7 Alternatives to the <div> HTML Tag

Does your HTML markup look like this 👆?

In the early stages of learning how to structure an HTML document, it’s not uncommon to end up with what some developers call “div soup.” Need a content section your homepage? Wrap in a div! Building a sidebar? Div it up! Three column layout? Div, div, div!

There isn’t anything functionally wrong with writing HTML this way. Browsers will still be able to render your markup and display your content to users. The primary issue with heavy use of <div> tags is that they lack semantic meaning. Writing Semantic HTML gives your markup meaning to web browsers and screen readers, can help with SEO, makes it easier to debug code, and more.

According to the W3C:

Ok, so what are these “more appropriate elements” that the W3C mentions? When HTML5 was released in 2014, it introduced some new section and grouping elements that web developers could use to enhance the semantic meaning of their markup.

Let’s explore a few of the more semantic alternatives to the <div> tag.

The Main Element

The main element indicates to browsers and screen readers which portion of your markup contains the main section of content on a given page. This can help with keyboard command access, zooming on mobile browsers, and more. It should be used only once per page.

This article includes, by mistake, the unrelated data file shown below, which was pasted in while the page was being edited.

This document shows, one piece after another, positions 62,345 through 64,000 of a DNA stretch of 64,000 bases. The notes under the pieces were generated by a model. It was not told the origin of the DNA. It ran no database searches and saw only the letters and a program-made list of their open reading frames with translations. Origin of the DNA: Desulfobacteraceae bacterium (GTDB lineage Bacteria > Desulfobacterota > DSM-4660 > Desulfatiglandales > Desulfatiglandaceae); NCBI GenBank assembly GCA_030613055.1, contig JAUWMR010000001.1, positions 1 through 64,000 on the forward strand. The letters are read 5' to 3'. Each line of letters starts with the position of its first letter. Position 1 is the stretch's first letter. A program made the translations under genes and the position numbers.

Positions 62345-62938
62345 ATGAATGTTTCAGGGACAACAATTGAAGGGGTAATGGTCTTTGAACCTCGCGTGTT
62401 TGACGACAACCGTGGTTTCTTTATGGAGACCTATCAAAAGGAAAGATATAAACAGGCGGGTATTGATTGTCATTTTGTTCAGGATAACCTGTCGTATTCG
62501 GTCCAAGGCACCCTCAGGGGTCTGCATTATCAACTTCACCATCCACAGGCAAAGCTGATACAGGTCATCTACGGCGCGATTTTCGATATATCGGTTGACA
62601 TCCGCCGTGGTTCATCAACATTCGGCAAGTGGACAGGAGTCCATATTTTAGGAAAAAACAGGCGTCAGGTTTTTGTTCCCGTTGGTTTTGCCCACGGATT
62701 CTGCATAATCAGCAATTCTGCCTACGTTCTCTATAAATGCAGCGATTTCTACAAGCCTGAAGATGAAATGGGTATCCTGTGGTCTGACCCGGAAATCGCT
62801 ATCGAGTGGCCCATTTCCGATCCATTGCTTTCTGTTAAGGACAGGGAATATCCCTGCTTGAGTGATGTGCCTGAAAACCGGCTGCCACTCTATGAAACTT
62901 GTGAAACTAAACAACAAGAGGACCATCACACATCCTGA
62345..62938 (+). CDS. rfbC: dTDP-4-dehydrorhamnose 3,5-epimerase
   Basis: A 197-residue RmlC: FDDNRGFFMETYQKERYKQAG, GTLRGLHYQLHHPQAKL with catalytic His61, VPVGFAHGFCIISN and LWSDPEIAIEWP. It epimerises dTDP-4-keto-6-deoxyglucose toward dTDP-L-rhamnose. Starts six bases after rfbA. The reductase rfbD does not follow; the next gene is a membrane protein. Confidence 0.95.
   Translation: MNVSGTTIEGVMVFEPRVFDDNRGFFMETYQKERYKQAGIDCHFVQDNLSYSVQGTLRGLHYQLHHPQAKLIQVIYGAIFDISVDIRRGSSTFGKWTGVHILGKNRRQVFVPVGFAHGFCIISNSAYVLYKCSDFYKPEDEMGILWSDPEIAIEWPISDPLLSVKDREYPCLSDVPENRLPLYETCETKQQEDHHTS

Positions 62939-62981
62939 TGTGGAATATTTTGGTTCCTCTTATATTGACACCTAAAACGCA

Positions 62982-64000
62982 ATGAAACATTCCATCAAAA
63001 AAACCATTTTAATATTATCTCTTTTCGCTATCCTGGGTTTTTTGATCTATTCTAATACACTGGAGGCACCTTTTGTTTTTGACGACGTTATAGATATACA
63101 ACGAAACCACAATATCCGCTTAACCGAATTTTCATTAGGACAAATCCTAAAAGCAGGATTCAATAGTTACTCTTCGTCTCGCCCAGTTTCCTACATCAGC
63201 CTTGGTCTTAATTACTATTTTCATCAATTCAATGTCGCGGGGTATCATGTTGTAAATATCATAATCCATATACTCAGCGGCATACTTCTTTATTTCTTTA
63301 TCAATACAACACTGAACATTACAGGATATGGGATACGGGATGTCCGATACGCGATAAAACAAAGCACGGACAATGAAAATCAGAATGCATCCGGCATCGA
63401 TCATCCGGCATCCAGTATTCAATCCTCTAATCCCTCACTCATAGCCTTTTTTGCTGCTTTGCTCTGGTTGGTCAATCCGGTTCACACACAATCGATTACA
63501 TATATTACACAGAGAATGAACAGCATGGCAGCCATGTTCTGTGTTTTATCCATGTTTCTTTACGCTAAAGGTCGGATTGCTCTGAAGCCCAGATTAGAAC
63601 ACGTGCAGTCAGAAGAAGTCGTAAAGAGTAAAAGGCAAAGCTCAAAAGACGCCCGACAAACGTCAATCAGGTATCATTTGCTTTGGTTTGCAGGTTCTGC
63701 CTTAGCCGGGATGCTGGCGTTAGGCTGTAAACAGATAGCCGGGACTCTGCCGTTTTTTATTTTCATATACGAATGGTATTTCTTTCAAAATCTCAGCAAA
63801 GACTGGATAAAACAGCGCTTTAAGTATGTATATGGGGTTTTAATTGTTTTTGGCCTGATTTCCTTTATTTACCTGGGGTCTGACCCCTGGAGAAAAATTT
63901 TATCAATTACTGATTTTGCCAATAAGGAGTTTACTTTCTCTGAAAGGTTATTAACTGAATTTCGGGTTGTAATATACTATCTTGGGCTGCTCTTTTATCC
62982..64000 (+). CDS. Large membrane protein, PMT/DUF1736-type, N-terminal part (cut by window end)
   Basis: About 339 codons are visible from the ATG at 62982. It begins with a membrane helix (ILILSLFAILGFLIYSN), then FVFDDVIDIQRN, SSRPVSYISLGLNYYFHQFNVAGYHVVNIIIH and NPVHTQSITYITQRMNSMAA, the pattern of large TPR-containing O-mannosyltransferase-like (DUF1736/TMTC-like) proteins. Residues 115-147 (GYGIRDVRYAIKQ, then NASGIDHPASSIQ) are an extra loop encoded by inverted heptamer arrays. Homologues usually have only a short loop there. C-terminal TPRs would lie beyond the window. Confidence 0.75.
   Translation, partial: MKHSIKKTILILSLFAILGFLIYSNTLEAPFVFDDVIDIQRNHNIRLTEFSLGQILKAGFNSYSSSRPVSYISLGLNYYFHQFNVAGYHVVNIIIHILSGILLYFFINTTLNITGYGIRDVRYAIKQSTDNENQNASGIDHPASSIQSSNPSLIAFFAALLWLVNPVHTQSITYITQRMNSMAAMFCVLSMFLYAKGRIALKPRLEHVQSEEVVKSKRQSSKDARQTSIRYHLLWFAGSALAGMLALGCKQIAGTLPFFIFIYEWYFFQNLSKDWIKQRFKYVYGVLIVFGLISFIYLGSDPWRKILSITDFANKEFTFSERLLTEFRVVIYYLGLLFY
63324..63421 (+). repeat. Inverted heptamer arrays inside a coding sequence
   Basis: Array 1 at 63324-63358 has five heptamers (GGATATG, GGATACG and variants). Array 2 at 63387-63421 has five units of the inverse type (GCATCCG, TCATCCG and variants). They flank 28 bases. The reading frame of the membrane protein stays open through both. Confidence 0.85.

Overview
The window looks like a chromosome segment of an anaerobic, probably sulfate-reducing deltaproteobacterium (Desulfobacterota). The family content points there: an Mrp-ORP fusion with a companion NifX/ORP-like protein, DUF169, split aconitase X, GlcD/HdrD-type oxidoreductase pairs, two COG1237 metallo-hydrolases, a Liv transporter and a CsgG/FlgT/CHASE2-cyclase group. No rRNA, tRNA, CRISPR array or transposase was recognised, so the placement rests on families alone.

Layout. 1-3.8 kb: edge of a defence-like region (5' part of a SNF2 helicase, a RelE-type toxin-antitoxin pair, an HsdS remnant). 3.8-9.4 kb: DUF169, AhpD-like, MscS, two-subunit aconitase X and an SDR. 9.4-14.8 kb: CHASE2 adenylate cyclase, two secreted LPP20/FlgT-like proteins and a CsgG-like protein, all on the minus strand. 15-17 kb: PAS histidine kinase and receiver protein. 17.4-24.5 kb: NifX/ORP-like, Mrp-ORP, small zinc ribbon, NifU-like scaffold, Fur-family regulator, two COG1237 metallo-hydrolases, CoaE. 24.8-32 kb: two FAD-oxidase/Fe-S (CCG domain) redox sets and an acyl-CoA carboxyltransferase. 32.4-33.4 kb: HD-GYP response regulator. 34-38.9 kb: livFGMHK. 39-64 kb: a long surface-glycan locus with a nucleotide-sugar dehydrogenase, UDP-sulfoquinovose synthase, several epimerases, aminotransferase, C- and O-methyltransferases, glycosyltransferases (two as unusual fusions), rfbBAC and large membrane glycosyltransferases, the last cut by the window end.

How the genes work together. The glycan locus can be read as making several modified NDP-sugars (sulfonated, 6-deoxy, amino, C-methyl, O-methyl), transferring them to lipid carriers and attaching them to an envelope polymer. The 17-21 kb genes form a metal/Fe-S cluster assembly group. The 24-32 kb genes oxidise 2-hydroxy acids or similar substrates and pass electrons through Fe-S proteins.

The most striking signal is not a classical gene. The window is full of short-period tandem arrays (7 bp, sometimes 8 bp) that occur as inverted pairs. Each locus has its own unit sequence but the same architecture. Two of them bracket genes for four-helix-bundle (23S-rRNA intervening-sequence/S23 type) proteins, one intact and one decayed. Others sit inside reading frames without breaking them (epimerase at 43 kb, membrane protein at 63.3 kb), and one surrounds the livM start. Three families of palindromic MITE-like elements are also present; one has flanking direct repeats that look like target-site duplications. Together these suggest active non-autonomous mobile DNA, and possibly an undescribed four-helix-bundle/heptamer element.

The Section Element

The section element is used to group content by theme and represents a section of a document or application. Sections can have their own header and footer elements, and there can be multiple section elements used on a single page.

The Aside Element

aside elements are mainly used to represent part of a page containing related content to a given section. Asides are typically used as sidebars.

The Article Element

The article element can be used for portions of content that could stand on their own. Blog posts, newspaper articles, and user comments are some possible use cases the the article element.

The Blockquote Element

The blockquote element represents content that is being quoted from an external source (a person, document, newspaper, case study, etc.). It is often accompanied by the cite element to attribute the quote to its source.

The Nav Element

As the name implies, nav elements represent the navigation section of a document. The nav element should include the primary navigation links for a give page, application, etc.

The Footer Element

The footer element represents the “footer” section of a document or section. In many websites, the footer element will contain contact and copyright information, a brief “about” blurb, social media logos and links, etc.

Now that we know about some semantically optimized alternatives to the div element, how do we know when to use each of them? And when (if ever) is it ok to still use div elements in our markup? HTML5 Doctor has a really handy flowchart to help answer that question:

Thanks for reading! If you’re interested in learning more about the fundamentals of HTML, CSS, and JavaScript, follow my Medium publication, Web Dev Basics. Ready to write some code? Sweet! Sign up for course and learn the basics of web development.



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Zac Heisey

I help purpose-driven brands and organizations solve problems through strategy, design, and collaboration. #workshops #designsprints #facilitation✌️